When confronted with an unanticipated difficult airway, seasoned anesthesiologists draw on their previous experiences and put into motion the algorithm they’ve committed to memory. For anesthesia trainees, getting comfortable with unanticipated scenarios takes a bit of memorization — and a lot of practice.
Learners in the Department of Anesthesiology have long relied on hands-on learning through the Clinical Simulation Center to gain confidence in high-risk situations. They’ll soon have another way to gain exposure to critical events as a team of faculty and staff plan to launch a 360-degree video immersion experience.
“By immersing learners in a realistic virtual environment, we believe trainees will show greater retention of the difficult airway algorithm,” said Raza Zaidi, M.D., clinical assistant professor and the project’s faculty lead. “We believe extended reality (XR) will be effective in providing an authentic clinical environment, allowing them to practice a stressful scenario in a safe space without risk of patient harm.”
The project is one of 13 funded this year through the University of Michigan Center for Academic Innovation’s XR Innovation Fund. The fund, part of the center’s three-year XR Initiative, seeds projects that integrate extended reality (XR) into curriculum.
“The XR Initiative is very excited to be partnering with the Medical School and Dr. Zaidi on this very important project,” said Jeremy Nelson, director of the XR Initiative. “We believe that these immersive technologies can help enhance teaching and learning in new and innovative ways to practice high-risk situations in low-risk environments. We look forward to the great work Dr. Zaidi and the team create.”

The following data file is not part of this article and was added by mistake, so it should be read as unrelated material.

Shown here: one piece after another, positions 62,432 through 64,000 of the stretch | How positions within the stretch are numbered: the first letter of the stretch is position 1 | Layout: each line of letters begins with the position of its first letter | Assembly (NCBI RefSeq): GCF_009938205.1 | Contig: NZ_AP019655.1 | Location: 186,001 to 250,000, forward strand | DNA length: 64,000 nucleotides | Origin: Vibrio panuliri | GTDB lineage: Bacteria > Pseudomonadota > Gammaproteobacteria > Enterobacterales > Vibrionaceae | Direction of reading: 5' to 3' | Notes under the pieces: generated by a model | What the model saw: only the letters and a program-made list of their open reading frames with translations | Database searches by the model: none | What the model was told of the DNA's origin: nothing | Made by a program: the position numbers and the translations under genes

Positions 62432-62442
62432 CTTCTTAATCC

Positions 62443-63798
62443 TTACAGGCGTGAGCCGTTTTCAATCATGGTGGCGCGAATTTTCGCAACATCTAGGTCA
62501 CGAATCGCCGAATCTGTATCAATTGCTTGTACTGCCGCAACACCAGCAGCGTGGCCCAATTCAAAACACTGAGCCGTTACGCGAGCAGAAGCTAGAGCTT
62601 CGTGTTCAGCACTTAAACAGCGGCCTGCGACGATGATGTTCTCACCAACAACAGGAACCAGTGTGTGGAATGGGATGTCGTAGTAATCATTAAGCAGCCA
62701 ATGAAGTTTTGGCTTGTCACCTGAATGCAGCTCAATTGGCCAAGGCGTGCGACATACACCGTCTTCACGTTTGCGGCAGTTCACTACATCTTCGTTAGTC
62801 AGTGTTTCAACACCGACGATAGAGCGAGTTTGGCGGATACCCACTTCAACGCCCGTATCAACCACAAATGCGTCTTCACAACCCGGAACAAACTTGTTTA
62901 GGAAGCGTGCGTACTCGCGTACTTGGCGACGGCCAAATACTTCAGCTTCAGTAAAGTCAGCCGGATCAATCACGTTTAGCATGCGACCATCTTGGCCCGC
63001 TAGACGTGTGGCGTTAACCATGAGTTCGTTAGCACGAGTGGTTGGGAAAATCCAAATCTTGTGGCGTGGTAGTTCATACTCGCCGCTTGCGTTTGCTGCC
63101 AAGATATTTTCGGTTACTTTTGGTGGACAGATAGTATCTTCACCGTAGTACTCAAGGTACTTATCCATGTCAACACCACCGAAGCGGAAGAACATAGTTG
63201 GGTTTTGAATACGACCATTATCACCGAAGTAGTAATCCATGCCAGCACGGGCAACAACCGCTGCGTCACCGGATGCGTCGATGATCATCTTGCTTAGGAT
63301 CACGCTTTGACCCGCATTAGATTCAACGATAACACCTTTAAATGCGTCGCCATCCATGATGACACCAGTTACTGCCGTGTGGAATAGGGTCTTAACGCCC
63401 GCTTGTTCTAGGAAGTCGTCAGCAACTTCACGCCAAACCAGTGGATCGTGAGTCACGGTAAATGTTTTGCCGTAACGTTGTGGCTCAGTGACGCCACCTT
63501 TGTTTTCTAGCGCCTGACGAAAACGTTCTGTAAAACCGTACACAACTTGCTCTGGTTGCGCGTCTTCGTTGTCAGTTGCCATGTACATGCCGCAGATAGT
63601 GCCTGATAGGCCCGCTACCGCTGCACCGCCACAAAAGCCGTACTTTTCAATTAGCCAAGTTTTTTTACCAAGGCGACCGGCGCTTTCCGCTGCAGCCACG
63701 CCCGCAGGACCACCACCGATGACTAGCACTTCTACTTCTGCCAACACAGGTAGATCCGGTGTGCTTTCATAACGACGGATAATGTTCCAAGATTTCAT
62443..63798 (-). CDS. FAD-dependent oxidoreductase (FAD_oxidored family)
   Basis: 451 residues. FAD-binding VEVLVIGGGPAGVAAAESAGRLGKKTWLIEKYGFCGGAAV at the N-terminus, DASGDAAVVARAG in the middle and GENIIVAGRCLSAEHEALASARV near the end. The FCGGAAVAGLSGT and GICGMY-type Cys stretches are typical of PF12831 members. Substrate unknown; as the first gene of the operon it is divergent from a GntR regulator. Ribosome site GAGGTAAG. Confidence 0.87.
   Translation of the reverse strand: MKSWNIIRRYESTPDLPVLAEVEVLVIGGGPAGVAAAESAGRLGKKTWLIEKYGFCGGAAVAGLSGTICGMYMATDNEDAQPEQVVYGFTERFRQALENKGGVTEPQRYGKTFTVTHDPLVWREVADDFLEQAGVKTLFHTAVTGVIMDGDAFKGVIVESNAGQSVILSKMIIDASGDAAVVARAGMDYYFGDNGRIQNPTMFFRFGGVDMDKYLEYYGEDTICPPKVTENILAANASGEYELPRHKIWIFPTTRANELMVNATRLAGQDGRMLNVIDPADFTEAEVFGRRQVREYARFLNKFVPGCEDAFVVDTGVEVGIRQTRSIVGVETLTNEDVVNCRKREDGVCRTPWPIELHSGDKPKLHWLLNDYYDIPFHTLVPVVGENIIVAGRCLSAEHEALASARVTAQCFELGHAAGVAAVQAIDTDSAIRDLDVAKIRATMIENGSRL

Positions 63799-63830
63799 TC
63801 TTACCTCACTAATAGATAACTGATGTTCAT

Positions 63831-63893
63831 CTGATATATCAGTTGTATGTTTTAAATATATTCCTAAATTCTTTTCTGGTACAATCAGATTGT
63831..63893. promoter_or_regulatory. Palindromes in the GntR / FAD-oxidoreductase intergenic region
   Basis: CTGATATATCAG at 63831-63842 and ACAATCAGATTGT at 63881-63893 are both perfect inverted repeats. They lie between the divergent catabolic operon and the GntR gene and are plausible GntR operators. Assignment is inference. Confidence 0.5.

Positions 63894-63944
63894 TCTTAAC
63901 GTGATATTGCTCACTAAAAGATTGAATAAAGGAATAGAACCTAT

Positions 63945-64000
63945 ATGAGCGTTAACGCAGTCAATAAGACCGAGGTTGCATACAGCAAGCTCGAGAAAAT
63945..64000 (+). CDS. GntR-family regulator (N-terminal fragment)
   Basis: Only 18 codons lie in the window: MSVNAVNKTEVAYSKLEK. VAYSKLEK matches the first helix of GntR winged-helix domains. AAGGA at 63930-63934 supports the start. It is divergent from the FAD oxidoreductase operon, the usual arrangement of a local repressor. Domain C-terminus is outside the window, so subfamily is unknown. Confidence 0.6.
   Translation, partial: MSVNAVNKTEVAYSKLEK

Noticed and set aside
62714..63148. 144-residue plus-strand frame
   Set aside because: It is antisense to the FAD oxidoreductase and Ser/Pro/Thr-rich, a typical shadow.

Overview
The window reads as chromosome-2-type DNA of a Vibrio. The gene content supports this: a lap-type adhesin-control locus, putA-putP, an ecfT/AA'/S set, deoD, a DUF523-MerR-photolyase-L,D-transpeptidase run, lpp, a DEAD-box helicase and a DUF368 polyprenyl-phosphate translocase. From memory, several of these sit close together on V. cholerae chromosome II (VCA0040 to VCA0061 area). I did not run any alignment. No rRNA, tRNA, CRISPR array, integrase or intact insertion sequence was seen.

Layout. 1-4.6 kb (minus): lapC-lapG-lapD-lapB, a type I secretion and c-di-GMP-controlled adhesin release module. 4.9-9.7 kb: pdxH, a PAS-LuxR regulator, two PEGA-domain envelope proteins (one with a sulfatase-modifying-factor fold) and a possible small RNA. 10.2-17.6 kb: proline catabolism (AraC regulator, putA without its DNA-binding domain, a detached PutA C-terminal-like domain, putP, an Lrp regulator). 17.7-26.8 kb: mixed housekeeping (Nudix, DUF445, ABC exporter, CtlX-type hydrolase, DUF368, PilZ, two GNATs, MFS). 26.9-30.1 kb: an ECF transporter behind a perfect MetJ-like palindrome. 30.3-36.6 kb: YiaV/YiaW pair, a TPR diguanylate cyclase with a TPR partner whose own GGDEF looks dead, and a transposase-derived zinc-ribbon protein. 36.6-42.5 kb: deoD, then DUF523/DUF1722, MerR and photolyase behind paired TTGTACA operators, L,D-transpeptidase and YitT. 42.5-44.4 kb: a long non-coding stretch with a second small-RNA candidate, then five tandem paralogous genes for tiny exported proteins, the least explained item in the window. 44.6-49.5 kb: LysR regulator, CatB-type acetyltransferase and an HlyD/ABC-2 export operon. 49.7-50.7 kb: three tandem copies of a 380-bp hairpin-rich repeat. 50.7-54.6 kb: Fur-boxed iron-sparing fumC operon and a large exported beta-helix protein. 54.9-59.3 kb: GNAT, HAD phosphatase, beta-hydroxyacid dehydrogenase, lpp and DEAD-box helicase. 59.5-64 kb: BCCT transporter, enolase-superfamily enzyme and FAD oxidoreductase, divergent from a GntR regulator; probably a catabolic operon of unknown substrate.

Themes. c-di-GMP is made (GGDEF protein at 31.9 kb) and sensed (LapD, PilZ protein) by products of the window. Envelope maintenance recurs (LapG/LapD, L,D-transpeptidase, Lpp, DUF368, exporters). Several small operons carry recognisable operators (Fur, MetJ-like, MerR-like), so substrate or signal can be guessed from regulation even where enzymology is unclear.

The Anesthesiology XR team includes Zaidi, Simulation Director Liz Putnam, M.D., Clinical Assistant Professor Sam Schechtman, M.D., and Education Specialist Lara Zisblatt, Ed.D.
The team already has developed a video of a difficult airway simulation using a 360-degree camera. Grant funding will allow them to license an immersive reality platform for the video, providing trainees with anytime, anywhere access to a virtual learning environment.
So, how does it work?
With a 360-degree video, learners use a virtual reality headset, phone or tablet to navigate the room in any direction they choose. They’re in the driver’s seat as they click on the video to highlight various items, identify risks, or show next steps. Instructors also can add questions and reflection topics to mimic two-way interaction throughout the video.
“This is not just about teaching a particular skill, but allowing a learner to experience an environment and all the different elements happening simultaneously,” Zaidi said. “This is useful in showing how a crisis unfolds and teaches nontechnical skills such as situational awareness, effective communication, coordination, and leadership.”
Zaidi said simulations through the Clinical Simulation Center will continue to play a critical role in the learning experience, but the need for dedicated space and personnel can create logistical challenges — something they saw play out even more as COVID-19 limited in-person teaching sessions.
The team will assess the educational value of the platform throughout its initial run. If all goes well, they believe this XR experience could be the start of additional immersive learning practices, both within the department and throughout Michigan Medical School.
“The Department of Anesthesiology has prioritized simulation education as a major part of our curriculum,” Zaidi said, “and we are committed to developing an innovative, fun, and engaging virtual curriculum for our learners.”